Miracle on 24th Street: Allison Miller, Odili Donald Odita, Cary Smith

Contributed by Jonathan Stevenson / For all the fine work to be found in New York galleries, even in Chelsea it’s rare to encounter three distinct and extraordinarily fine painting exhibitions within a half-block span on a single side of a street. But three such shows now grace the south side of West 24th Street between Tenth and Eleventh Avenues: Allison Miller at Susan Inglett, Odili Donald Odita at Jack Shainman, and Cary Smith at Fredericks & Freiser.

[Image at top: Allison Miller, Flush Arch, 2015, oil, oil stick, acrylic and pencil on canvas, 60 x 58 1/2 inches. ]

Allison Miller, Sound, 2015, oil stick, acrylic and pencil on canvas, 64 x 82 inches.

Los Angeles-based painter Allison Miller’s show “Speeds,” at Susan Inglett Gallery, offers engaging new work in the casualist mode, authoritatively executed. She is acutely attuned to the instability of painting that stems from its inexorable visual ambiguity. The tremors increase when – to take just two of most resonant of the accompanying essay’s abundant examples – “pattern pathologically finds itself in the process of falling apart or coming together” and “so-called abstraction and faulty geometries accumulate figurative reference.”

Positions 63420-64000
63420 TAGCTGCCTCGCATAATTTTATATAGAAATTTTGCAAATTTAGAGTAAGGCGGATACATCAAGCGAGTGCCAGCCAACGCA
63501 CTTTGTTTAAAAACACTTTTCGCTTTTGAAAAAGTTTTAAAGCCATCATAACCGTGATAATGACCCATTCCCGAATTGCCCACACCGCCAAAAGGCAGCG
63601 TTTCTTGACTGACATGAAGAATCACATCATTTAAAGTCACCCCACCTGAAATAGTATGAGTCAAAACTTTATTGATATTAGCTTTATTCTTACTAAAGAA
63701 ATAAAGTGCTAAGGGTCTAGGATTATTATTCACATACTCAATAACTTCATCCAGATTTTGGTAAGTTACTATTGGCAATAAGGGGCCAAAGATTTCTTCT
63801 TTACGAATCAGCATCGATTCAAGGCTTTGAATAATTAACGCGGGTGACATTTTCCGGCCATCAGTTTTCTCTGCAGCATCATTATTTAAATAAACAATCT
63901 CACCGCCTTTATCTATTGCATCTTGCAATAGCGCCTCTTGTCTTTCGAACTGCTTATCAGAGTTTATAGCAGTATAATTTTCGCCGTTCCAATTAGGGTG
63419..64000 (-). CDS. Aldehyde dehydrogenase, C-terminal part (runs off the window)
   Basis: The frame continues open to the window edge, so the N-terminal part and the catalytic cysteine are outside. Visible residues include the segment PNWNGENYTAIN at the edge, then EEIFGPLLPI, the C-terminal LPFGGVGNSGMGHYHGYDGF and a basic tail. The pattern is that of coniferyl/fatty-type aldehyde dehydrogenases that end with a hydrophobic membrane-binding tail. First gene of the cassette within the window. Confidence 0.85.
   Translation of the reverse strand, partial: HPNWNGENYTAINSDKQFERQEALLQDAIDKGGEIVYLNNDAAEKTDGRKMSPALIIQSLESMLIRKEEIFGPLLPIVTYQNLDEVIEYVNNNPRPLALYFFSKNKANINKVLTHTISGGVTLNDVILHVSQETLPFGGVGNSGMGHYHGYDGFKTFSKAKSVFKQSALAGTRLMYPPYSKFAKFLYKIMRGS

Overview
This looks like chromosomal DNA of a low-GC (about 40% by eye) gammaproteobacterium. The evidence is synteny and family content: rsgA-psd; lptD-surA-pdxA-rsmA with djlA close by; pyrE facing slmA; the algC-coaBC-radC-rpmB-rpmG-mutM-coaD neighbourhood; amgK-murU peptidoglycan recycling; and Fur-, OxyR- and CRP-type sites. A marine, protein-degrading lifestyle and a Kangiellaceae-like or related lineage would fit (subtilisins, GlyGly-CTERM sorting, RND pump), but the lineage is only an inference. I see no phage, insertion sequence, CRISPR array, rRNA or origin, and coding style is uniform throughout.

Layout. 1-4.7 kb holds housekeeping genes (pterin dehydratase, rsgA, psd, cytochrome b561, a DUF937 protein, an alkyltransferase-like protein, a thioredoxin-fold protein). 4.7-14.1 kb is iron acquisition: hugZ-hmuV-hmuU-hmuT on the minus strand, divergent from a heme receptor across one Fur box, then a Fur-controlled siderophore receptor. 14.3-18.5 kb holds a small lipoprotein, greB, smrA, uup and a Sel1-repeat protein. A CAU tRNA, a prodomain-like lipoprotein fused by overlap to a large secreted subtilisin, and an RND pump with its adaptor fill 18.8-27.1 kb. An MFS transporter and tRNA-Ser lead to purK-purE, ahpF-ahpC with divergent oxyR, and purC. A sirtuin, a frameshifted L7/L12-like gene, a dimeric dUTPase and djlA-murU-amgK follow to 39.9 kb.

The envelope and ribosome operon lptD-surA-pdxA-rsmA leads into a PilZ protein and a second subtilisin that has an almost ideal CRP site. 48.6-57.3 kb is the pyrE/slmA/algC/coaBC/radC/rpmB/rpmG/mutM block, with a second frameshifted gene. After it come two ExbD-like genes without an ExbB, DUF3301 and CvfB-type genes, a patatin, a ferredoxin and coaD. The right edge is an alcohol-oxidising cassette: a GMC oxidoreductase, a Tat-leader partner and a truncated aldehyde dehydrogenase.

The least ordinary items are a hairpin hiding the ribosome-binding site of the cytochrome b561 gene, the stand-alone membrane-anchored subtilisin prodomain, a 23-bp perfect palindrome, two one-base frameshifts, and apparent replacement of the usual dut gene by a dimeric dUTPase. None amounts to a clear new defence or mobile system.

Thus, in Miller’s slyly awkward Sound, sloppy arrows linearly arrayed in vivid colors slash and burn through a vaguely digitalized black-and-white picture plane. This, sardonically, is noise as the harsh, ragged decay of silence. In a broadly similar vein, Miller in Snare illuminates the predatory and potentially dangerous nature of the persistent or iterative aspects of life and art (echoing, with greater subtlety, the motif of her wryly gothic 2013 painting Repeater). In the Burri-esque Front, she seems to note the hidden flaws that gnaw at outward beauty. And through Vault she riffs on the need to escape these and other worldly banes by finding a psychic bolthole (see also Flush Arch and Scratch Arch).

Allison Miller, Snare, 2015, oil stick, acrylic, modeling paste and pencil on canvas, 73 x 68 inches.

Odili Donald Odita, The Velocity of Change, 2015, acrylic latex wall paint, dimensions variable.Installation view at Jack Shainman.

If Miller’s work is fearlessly abrasive, Odili Donald Odita’s paintings – on view in “The Velocity of Change” at Jack Shainman Gallery – are deceptively accommodating. The shapes in his acrylic hard-edge geometric abstractions are neat, their colors beautiful and harmonious, their juxtapositions perfectly contiguous. But he too is interested in outpacing strictures even while acknowledging them, though the ones he has in mind are cultural and political as well as aesthetic. Born in Nigeria and based in Philadelphia, Odita sees color itself in opposition to the convention of whiteness. At the same time, he seeks to “escape … definitions that limit and paralyze” rather than directly challenging them.

Odili Donald Odita, The Door to Revolution, 2015, acrylic on canvas, 90 x 80 inches.